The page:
SNP depute leader Keith Brown has indicated that he would support a debate on the Bute House Agreement between the SNP and Scottish Greens at his party’s upcoming conference.

Speaking to BBC Radio Scotland’s Good Morning Scotland programme on Tuesday, Brown added that he still strongly backs the deal.

He said: “The SNP has a process by which things can be considered and I support that process.

He added: “If people want to have that discussion, then if that gets on to the agenda then of course I would support that debate, but that is a process that has to be gone through.

“My own personal view is that we had a very comprehensive vote in favour of that Bute House Agreement and I remain very strongly in favour of that Bute House Agreement.

“But of course, if a motion comes forward and if it’s supported, then we should have that debate.”

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An article in The Herald on Sunday suggested a number of backbench MSPs were unhappy with the current arrangement, with one MSP telling the newspaper the Greens were “killing us”.

A number of other high-profile figures have also spoken out, including former finance secretary Kate Forbes, who suggested the SNP should “check-in”with members about the content of the deal while MP Joanna Cherry has said she would like to see the agreement renegotiated.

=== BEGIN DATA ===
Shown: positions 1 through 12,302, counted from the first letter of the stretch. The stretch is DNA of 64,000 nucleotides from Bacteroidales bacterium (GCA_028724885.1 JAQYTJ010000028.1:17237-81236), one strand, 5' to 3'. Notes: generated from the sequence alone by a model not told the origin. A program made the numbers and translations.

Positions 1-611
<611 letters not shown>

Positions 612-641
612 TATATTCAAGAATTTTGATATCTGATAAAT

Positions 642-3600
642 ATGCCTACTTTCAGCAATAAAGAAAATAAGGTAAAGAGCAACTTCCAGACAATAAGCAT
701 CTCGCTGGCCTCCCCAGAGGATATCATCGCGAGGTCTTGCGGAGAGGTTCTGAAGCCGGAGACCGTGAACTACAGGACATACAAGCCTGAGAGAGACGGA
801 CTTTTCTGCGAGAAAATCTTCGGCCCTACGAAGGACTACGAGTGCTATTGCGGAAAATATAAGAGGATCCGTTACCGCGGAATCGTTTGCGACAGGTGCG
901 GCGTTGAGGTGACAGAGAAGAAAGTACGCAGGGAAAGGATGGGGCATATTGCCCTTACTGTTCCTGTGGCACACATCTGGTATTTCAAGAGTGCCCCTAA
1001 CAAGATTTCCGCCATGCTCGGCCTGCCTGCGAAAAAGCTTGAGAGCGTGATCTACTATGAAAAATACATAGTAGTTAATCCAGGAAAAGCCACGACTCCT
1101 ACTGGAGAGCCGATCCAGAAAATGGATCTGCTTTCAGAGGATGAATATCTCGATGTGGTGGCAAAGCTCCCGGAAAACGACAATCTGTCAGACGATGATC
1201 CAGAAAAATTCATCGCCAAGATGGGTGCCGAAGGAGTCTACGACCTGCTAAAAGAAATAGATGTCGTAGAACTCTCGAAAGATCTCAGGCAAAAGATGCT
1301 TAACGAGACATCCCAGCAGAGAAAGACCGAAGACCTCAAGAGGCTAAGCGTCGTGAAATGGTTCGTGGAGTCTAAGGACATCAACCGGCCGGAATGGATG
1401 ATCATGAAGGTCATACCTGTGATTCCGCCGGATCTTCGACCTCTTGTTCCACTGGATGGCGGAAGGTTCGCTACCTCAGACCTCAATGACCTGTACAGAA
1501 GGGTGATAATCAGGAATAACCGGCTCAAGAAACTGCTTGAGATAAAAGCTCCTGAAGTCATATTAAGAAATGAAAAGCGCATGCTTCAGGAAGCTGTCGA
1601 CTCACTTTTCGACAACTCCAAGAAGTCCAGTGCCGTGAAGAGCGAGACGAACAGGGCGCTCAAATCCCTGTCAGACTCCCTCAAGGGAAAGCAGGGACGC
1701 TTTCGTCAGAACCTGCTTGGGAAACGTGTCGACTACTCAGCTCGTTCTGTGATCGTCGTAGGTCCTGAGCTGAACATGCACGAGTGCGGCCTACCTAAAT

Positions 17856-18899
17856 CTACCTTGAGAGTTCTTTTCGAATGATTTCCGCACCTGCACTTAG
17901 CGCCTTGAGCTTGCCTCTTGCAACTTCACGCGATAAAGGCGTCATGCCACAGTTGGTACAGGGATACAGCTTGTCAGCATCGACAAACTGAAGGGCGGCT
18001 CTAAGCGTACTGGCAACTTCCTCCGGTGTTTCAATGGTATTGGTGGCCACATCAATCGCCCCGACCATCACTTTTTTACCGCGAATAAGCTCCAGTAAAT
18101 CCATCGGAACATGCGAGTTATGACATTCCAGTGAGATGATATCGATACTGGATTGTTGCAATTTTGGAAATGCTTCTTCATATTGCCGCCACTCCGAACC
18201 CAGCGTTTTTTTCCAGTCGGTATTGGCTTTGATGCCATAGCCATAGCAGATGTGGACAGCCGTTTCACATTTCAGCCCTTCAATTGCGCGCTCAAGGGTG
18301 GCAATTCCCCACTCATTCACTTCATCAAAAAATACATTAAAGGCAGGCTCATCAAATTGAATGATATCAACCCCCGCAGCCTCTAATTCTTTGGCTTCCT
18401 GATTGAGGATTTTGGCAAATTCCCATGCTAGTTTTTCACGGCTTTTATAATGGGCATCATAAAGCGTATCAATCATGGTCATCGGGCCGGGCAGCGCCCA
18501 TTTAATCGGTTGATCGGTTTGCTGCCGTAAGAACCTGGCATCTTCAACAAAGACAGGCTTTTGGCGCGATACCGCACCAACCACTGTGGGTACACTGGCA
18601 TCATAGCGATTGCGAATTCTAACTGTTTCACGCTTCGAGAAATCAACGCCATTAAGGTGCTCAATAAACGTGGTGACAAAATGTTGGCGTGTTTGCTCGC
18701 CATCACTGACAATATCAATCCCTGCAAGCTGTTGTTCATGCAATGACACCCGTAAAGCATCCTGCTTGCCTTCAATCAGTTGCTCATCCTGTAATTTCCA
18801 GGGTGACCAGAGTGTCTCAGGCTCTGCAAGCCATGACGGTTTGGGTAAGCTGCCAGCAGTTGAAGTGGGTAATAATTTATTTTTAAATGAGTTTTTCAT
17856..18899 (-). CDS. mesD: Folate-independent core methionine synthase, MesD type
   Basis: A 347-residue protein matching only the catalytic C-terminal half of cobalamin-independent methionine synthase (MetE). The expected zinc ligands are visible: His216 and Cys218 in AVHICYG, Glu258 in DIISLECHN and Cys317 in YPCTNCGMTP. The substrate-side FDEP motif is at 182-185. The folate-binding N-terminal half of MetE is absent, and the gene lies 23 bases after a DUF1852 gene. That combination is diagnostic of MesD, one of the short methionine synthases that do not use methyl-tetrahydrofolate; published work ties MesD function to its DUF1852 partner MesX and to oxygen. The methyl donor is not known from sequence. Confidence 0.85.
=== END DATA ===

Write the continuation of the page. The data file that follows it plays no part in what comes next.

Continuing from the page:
Fergus Ewing (below), one of the most vocal critics of the deal, said that now is the right time for members to have their say.

The National: Fergus Ewing is an SNP MSP but has frequently rebelled against the party line

He said the Scottish public “increasingly see the Scottish Greens as hard-left extremists” and that they are “seen as primarily responsible for a whole series of policy disasters over the last two years”.

Brown said Ewing’s characterisation of the Greens as “hard-left extremists” was “absurd”.

He added: “The SNP wouldn’t be in coalition with anyone described as extremists.”

In his appearance, Brown also condemned personal abuse that has been directed at politicians – including himself – throughout the debate surrounding the Gender Recognition Act.

He told the programme: “I have always tried to take a very straightforward approach and I’m not involved in abusing or calling anybody names in what I understand is a controversial issue.

“It was voted on by a vast majority of people in the Scottish Parliament and I stand by that vote.

“I do agree there should be no place for personal abuse. I have been subjected to abuse for my own views but I don’t agree it’s right to indulge in personal abuse. People should have the right to have their say without having to suffer that kind of personal abuse.”